The Disappearance of Winter's Daughter

Up the street where an alley divided a makeshift livestock shelter from an old stone building, a crowd began to form.

The animal pen was nothing more than rope strung between driven stakes hemming in a score of sheep. Out front, alongside a hastily assembled stage, was a hand-painted sign that read: SUNSET AUCTION. With its white marble blocks and pillars, the three-story stone building opposite the alley gave the impression of having once been a place of importance—a counting house or a court. Now the upper windows were laden with drying clothes, and the balconies brimmed with spinning wheels, jugs, baskets, and pots. A number of families roosted in the vacuum of cracked-marble neglect. Most of them had rushed to balconies and peered down; several pointed at the alley below.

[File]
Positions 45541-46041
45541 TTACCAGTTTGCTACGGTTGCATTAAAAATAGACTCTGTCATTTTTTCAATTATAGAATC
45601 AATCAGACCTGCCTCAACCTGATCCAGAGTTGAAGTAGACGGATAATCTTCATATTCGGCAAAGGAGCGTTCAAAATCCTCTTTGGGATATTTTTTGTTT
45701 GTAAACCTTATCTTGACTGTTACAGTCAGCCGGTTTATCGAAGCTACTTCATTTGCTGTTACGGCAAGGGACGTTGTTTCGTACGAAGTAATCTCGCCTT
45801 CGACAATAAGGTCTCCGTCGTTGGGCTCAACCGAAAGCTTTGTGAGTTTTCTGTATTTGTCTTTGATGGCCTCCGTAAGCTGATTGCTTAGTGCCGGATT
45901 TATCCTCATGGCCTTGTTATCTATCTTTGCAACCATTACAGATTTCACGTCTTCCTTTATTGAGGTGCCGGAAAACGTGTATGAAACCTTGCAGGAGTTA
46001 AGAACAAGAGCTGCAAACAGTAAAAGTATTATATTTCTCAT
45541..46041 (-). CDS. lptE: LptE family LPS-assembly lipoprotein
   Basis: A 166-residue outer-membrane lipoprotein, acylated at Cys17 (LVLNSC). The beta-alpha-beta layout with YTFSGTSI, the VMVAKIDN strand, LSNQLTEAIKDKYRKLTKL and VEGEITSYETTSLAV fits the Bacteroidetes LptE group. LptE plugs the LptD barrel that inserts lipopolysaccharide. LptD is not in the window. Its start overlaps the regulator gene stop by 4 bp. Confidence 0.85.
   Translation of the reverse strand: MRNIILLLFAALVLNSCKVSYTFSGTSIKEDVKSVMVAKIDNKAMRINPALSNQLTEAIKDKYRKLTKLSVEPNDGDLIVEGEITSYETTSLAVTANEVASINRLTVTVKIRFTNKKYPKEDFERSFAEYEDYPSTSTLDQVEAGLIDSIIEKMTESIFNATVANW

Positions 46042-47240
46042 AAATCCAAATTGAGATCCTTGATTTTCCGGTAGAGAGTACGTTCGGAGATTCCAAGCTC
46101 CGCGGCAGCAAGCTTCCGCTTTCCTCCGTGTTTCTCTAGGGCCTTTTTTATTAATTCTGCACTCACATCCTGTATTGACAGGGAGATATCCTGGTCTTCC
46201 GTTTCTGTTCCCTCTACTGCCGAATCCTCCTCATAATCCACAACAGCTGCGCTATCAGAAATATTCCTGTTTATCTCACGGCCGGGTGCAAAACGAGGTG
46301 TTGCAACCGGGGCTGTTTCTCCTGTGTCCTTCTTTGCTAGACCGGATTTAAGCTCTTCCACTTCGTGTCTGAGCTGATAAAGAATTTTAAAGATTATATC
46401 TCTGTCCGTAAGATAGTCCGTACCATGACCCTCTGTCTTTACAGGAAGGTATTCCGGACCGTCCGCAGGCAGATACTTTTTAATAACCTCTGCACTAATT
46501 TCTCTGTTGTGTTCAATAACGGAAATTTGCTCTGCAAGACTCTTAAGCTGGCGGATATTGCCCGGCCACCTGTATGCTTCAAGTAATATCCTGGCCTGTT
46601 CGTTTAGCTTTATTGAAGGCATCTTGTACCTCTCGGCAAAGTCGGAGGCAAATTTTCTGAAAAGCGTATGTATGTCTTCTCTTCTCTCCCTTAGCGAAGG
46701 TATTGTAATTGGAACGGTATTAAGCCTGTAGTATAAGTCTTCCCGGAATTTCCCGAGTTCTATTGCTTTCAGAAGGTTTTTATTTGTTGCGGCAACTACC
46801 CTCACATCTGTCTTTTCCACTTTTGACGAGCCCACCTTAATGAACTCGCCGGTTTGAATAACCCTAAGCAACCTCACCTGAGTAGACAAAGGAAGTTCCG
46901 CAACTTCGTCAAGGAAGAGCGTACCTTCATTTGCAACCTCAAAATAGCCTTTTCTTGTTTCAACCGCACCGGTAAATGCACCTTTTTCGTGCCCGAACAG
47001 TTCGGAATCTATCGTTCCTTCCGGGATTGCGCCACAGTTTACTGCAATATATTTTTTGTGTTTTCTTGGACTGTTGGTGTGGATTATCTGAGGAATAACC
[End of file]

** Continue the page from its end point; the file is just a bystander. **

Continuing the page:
Hadrian swallowed the last of his kenase and stood up. His height allowed him to see over the crowd but

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